Thanks for the comments regarding my last post about Forums. I'd like to think that the responses back up my belief that it's good to have different forums catering to different types of designers...in much the same way that we now see a wide variety of games catering to very specific and different play styles. I didn't mention 1km1kt or RPGLaboratory, it wasn't a deliberate omission and I'm interested in some of the stuff happening over there...but like the posts from Forge newbies, a lot of what I see coming from that part of the independent games community seems to be recycled or thinly veiled copies of existing stuff. I haven't mentioned Old-school Renaissance forums (I'm pretty sure there are a few of them around), because that style of play may be valid and may have its fanatics, but it just doesn't interest me as much as pushing in new directions.
...but what about the numerous blogs I mentioned in passing as a final comment.
At the time of writing this post, my Blogroll doesn't have a whole lot of entries.
Who do I follow, and why? (In no particular order)
Tabletop Manifesto (Andrew Smith)
One of the driving forces in independent roleplaying in Australia, despite not having a fully realised game of his own (that I'm aware of). He's helped build the indie Games on Demand at Gencon Oz, the Stockade (an Aussie design collective) and Go Play Brisbane. The Blog may not be that prolific, but it's good to keep in contact with locals who are generally operating on the same wavelength.
Abby's Place (Zac D)
Again, not one of the most prolific blogs, but Zac seems to be struggling with getting together a good finalised game, in much the same way that I have been over the last couple of years. It's fun to watch an excited designer post his observations about the new games he encounters, such as the positive responses to Polaris and the negative responses to FreeMarket. It's always enlightening to get someone else's perspective.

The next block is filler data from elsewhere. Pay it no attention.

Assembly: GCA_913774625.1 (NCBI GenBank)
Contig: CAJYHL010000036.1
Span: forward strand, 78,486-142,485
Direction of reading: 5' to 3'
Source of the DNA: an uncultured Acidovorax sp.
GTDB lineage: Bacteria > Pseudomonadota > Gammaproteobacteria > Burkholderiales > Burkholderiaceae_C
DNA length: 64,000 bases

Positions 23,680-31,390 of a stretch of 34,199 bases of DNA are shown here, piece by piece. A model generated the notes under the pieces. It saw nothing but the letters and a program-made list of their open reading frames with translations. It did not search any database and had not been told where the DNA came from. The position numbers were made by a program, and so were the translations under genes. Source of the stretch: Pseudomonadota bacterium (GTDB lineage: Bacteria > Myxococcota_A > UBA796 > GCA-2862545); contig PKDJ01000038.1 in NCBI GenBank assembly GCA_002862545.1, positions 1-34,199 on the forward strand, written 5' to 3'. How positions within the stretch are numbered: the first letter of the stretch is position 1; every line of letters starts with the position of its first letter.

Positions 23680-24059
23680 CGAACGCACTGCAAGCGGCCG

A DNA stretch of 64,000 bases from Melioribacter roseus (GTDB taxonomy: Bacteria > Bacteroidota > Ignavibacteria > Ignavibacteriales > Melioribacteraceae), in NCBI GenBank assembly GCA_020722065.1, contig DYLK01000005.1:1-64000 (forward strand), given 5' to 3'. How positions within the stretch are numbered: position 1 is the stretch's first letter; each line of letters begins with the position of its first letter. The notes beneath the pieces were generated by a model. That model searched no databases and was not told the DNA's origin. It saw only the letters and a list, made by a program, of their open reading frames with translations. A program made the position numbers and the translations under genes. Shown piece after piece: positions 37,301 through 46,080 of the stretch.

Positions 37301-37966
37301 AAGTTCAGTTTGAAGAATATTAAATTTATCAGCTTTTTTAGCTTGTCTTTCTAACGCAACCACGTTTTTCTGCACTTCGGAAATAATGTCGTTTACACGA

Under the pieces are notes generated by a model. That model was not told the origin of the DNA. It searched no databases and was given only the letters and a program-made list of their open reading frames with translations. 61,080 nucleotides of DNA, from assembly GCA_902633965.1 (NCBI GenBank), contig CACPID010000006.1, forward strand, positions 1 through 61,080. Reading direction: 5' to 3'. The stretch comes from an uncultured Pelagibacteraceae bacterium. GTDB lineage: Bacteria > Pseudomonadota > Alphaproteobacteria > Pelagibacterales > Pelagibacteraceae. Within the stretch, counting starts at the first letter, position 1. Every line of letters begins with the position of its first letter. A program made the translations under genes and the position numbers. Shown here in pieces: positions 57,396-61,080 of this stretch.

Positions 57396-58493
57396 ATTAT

The FreeRPG Blog (Rob Lang/1km1kt)
I'm pretty sure this is included in the 1km1kt family of websites. This blog seems to go through bursts of activity, with some great detailed posts about some awesome free games. Despite not having a huge number of posts, I like to have a look through the archives of this blog to find a free idea from the past, or link across to a random download to get my creative juices flowing again.
The Stockade (Andrew Smith and Nathan Russell)
Being the "Official" Blog for the Stockade, I naturally have a look at this whenever something new comes up. There are plenty of references to other blog articles on useful topics such as publishing, design ideas, or convention opportunities for local designers. I don;t look at the Stockade Blog as much as I probably should, because I see the hive of Stockade activity being the associated Google Group.